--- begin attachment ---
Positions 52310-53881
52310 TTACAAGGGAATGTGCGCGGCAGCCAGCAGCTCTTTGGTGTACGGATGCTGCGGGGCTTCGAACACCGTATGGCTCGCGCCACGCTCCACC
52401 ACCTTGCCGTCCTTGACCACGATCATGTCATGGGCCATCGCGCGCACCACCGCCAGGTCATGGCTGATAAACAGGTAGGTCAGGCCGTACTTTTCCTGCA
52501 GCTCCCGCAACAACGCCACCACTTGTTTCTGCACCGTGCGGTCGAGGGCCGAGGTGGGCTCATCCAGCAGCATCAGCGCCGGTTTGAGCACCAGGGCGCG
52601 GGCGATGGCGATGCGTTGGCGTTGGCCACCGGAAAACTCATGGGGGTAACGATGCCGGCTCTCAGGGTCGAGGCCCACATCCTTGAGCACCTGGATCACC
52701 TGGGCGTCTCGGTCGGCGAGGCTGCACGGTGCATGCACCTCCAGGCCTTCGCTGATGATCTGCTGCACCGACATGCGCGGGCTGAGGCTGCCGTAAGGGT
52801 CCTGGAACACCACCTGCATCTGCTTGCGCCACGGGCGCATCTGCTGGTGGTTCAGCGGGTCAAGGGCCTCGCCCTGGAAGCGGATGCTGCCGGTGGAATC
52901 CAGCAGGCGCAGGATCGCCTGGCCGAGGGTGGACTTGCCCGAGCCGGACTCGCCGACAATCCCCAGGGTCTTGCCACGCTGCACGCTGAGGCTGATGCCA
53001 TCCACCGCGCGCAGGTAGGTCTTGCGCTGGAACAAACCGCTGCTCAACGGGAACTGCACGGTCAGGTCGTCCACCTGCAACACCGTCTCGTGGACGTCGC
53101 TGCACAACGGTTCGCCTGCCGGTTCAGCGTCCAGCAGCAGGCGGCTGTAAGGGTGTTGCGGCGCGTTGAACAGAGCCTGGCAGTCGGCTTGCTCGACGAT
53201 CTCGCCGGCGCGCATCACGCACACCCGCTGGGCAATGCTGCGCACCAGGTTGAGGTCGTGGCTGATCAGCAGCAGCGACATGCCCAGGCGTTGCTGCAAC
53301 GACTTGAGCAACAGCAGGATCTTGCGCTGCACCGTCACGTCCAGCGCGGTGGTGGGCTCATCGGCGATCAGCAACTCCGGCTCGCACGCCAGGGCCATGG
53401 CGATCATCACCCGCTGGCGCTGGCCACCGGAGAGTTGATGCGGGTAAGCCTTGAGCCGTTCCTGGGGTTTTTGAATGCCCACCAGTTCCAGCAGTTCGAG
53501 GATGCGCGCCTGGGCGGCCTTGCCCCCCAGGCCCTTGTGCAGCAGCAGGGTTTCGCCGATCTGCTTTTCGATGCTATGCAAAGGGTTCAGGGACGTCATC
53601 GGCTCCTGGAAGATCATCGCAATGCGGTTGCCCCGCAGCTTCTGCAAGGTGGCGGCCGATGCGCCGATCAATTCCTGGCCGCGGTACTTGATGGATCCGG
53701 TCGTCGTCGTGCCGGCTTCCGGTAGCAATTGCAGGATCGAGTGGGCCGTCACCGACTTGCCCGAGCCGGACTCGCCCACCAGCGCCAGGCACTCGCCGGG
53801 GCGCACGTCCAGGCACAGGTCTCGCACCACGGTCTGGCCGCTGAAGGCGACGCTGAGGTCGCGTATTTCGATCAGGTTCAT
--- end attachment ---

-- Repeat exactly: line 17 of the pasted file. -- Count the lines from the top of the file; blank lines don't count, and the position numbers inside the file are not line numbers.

53801 GCGCACGTCCAGGCACAGGTCTCGCACCACGGTCTGGCCGCTGAAGGCGACGCTGAGGTCGCGTATTTCGATCAGGTTCAT